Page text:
Beth Camp Historical Fiction

Saturday, May 24, 2014

Revising in the Merry Month of May . . .

A trip from the west coast to the east coast of two weeks is sure to shake up the old writing schedule. But that's a simple matter of packing and unpacking, creating a writing space out of a corner, and rising early (despite the time change) to work when everyone else sleeps.

Add the intensity of a family reunion and a wedding, where hugs and tears were exchanged all around, the sunniest of days, the most prodigious amount of food, and then the wrench of saying goodbye.

I can report that the next round of edits is now complete on Years of Stone, bringing me closer to my goal of publishing this summer. Hooray!

And then came the most blistering review of Years of Stone. This rearranges how I'm thinking about where I am. For the review comes from an established, respected publication in response to the full mss. After a summary, here is that last paragraph:

Deidre's is a unique journey and her story's setting a fascinating one, but this novel gets ahead of itself from the start, robbing subsequent developments of importance. There are the beginnings of interesting characters, but they fail to flourish as the book skids from one plot line to the next. Static despite abrupt plot developments and emotional shifts and lacking the heart that its opaque central couple is meant to provide, this book flounders, leaving a flotsam of interesting factual tidbits and only feints at engaging characterizations in its wake.

First, the review is about the writing, not the writer. That's important. And, I have received that rare gift, a look at the structure of my story from another viewpoint, that of a seasoned reviewer.

So, folks, it sure looks like another round of edits is needed to analyze pacing, consistent character development, abrupt plot shifts, and, perhaps most important, the inner life of my main characters. 

This level of editing may take the rest of the summer and will require looking at those bedrock issues I confront through my writing -- the fear of abandonment and survival against seemingly impossible odds. But I will persevere!

Wisteria at Longwood Gardens, PA (Camp 2014)


  1. Hi Beth,

    I know a review like that can be good but I know my feelings couldn't help but feel a little disappointed that my (baby) book didn't get the best review but at least you know where it needs work. I will be thinking good thoughts for you and I know you will come out on the other side with a better book!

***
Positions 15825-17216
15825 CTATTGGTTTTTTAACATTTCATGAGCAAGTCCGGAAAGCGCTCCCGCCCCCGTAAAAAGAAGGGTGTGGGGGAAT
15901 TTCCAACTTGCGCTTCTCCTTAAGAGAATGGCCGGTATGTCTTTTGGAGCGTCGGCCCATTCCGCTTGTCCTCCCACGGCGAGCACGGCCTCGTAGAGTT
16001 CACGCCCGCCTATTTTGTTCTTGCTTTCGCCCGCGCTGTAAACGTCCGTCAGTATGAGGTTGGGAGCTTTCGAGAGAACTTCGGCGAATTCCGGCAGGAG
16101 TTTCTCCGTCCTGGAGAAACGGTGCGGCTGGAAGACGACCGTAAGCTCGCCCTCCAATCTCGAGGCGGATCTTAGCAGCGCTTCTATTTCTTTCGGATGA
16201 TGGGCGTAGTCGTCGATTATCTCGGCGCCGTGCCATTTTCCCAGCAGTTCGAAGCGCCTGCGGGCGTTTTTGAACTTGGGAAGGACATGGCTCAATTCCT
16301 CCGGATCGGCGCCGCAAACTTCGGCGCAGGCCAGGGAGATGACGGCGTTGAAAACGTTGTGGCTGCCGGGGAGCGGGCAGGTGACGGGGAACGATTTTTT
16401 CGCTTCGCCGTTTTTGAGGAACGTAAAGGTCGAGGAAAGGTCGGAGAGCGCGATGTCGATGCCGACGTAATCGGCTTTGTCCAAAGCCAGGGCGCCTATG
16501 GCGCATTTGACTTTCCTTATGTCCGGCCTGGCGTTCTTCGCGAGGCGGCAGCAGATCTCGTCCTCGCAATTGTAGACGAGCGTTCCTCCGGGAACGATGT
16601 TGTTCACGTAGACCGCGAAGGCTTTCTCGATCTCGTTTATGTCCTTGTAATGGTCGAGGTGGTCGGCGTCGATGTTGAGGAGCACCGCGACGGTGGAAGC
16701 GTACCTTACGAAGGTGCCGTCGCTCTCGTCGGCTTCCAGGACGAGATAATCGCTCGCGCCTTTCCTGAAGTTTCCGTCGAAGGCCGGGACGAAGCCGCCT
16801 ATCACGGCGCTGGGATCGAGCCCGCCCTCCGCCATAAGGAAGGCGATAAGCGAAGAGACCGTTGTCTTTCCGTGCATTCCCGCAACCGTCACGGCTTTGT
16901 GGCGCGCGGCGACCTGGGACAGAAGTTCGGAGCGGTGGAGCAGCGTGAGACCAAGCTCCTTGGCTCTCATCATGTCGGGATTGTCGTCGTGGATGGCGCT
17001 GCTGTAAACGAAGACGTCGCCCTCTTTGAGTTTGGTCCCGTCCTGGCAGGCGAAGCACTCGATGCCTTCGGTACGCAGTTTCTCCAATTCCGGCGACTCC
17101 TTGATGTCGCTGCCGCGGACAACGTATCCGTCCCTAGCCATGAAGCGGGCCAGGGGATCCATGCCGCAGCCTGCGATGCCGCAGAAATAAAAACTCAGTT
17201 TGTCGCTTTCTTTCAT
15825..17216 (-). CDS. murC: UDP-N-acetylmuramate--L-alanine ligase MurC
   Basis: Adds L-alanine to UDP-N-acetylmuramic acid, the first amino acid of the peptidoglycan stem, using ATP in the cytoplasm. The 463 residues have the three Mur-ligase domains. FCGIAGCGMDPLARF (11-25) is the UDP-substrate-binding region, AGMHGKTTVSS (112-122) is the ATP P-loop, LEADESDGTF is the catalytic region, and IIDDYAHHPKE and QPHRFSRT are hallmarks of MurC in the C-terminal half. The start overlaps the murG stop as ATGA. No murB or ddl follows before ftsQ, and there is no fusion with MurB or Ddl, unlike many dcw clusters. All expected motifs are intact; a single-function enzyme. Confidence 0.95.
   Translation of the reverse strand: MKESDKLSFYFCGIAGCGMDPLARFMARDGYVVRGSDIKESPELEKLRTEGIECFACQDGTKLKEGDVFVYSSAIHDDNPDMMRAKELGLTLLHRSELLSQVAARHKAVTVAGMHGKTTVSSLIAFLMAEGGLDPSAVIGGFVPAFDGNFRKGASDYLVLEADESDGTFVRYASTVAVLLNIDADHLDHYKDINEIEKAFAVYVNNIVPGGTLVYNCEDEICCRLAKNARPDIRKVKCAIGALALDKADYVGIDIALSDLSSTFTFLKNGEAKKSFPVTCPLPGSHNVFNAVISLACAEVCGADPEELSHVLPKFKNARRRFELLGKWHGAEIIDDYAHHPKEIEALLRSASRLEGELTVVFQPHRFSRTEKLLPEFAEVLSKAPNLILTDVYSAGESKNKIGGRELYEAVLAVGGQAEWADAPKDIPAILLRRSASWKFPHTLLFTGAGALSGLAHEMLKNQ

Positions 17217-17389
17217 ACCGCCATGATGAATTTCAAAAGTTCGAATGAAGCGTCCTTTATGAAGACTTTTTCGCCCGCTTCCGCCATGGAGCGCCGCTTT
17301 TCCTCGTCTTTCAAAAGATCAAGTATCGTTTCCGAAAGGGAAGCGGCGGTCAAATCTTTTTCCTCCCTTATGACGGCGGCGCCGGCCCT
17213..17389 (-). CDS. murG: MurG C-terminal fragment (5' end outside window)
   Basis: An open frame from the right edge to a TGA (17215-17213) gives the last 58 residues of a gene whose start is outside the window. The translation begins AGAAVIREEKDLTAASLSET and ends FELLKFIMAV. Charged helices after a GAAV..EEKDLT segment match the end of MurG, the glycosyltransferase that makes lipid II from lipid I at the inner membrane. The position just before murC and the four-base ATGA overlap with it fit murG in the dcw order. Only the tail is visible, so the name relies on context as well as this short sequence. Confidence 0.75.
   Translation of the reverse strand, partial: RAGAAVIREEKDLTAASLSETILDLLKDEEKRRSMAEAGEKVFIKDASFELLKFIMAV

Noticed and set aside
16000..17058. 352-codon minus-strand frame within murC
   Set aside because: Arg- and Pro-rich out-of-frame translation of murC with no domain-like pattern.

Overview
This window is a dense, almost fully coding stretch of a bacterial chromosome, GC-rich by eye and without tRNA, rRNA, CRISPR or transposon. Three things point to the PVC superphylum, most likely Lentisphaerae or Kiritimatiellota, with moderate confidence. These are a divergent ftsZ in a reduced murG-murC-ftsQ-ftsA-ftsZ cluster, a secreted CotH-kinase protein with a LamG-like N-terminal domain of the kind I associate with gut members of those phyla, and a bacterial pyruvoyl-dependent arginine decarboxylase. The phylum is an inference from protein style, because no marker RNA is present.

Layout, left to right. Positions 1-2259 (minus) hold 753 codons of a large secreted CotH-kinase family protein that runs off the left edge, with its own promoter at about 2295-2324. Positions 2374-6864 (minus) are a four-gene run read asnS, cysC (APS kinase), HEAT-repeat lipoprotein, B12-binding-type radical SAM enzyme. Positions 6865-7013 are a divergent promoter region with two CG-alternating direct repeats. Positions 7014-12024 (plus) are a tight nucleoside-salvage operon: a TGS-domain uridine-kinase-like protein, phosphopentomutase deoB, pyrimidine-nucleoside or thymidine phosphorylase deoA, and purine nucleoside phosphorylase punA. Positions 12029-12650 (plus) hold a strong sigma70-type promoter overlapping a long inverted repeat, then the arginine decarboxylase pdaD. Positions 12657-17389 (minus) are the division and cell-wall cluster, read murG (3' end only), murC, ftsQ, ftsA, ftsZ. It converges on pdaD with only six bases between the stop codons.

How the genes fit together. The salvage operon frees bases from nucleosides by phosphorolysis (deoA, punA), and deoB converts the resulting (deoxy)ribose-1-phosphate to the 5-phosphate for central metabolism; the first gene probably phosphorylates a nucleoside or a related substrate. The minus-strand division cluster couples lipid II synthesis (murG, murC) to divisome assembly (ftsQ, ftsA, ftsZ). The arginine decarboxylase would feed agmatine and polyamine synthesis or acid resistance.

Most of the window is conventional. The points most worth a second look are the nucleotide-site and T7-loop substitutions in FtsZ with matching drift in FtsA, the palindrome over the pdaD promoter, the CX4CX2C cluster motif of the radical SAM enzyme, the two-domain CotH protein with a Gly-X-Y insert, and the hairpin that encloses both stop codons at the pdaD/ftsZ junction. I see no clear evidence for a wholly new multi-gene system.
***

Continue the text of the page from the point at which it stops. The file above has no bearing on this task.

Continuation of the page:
Morgan Dragonwillow

    1. Thank you, Morgan. Whatever it is that pushes some folks to write is buried too deeply to step away. It's naive to think others will simply like our work or that we should bend to every response. But a thoughtful review, positive or negative, is valuable -- if I have the intellectual and emotional strength to 'read' it truly. Thank you so much for your words of encouragement.

  2. (Beth).

    I'm glad you are going into it with a positive attitude, even if the review was much less so.

    Like you said, it does give you a better idea of where the problem areas are, and that's valuable insight, even if it's in bitter packaging.

    Although not on a professional level, I got an equally scathing review from a friend whose opinion I valued and trusted. It stung!

    I didn't write seriously for quite some time after that, but I finally realized what you did, that it wasn't about me, but about the story.

    More, what my friend said was right. I needed to address some very serious issues, and my writing was much better once I did that...

    And, of course, there are other things I still need to address...

    May you find that the next revision brings your story to even more vibrant life!

    1. Thank you, Shan, for commenting with such a story. I like that saying, "When the student is ready, the teacher appears!" I'm not so sure I was ready, but determination and perseverance to write well guides me -- to the next round of revision~